Workplace Democracy at BrainparkPosted: June 2, 2009 Filed under: Democratic Companies, Management Innovation, workplace democracy | Tags: Brainpark, democratic company, democratic management, democratic workplace, Management Innovation, Mark Dowds, workplace democracy, WorldBlu List of Most Democratic Companies 2 Comments
Imagine a rapidly-growing startup company where the CEO answers not only to his board of directors but also to his employees. Mark Dowds, who founded Brainpark about a year and a half ago, decided that he only wanted to lead a company if the employees accepted his leadership. As a result, any of the employees, including Dowds, can be removed by a vote of their coworkers.
WorkplaceDemocracy.com spoke with Dowds to get an inside look at how this innovative company is embracing innovation in its management practices. Brainpark has made it a priority to democratize its policies and culture in order to develop a transparent and engaged work environment.
The company conducts off-site meetings every six months to discuss Brainpark’s performance and recalibrate their strategy. As opposed to many company strategy-setting meetings, where the CEO determine the agenda, Brainpark has adopted an ‘open agenda’ system, where each employee writes down their concerns, interests, and goals on papers which are posted on the wall. Everyone reviews the papers and votes on which of the items are most important and will be included in the off-site agenda and strategy discussions.
Any of the team members can suggest potential candidates for open positions. The job candidates are interviewed by two coworkers, and the new hires are selected collectively by Brainpark employees.
Managers at Brainpark choose not to exercise their power to fire employees. Instead, if a manager is having problems with one of their subordinates, then a team is put together to make a decision about whether the person should leave or stay with the company.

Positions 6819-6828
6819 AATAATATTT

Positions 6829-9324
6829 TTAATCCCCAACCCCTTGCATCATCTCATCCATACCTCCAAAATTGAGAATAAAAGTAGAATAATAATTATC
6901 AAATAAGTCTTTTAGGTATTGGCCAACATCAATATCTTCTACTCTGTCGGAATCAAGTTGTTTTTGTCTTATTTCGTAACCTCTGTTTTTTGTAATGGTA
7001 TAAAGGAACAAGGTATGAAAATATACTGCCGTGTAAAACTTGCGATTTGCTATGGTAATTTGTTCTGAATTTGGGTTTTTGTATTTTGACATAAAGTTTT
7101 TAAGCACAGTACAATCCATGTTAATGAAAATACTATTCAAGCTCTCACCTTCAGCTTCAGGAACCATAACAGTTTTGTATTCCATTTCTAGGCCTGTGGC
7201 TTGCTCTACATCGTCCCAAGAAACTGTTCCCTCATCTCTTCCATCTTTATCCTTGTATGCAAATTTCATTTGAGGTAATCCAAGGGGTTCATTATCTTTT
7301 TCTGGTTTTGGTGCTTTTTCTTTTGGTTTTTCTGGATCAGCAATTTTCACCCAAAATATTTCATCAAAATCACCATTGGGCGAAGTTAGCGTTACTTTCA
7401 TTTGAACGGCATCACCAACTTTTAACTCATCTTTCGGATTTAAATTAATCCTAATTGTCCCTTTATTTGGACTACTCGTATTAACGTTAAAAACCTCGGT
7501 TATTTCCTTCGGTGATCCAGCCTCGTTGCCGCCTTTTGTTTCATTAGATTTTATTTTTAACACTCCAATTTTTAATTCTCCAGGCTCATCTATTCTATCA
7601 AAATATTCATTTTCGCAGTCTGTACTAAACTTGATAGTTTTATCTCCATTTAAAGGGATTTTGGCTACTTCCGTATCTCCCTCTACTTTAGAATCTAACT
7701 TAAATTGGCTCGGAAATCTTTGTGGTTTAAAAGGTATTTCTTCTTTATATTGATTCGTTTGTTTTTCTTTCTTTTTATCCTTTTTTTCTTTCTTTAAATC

If anyone, including the top managers and CEO, is not pulling their own weight and delivering value to the company, their coworkers can talk to them to dicsuss the problem and to give them a chance to improve their performance. If the person in question fails to change by a certain period of time, their colleagues can then decide to find them a replacement.
To help facilitate better decision-making throughout the organization, Brainpark has adopted an open book management policy, where company financial data is shared among employees, who are all granted ownership stakes in the company through a stock option program.
New employees are usually very surprised when they learn about Brainpark’s innovative workplace policies, but most adapt quickly and can’t imagine working anywhere else. The company’s outside investors strongly support its democratic practices after having witnessed their impact on the employees’ engagement and motivation levels.
Brainpark, which has been named to the WorldBlu List of Most Democratic Companies, is proof that employees act like owners when they are treated like owners.
When you say “including top managers” you are reinforcing the idea of power hierarchy in the workplace and elitism, as well, both incompatible with true democracy. Have you read Peter Block’s book, Stewardship? It’s an authentic and inspiring approach to workplace democracy. And do you know about the Mondragon cooperatives in Spain? These ideas are radical and would represent something truly different in the American workplace.
[…] companies come in all shapes and sizes and range from high tech start-up companies such as Brainpark, to small worker-owned cooperatives such as South Mountain, to large privately-held companies such […]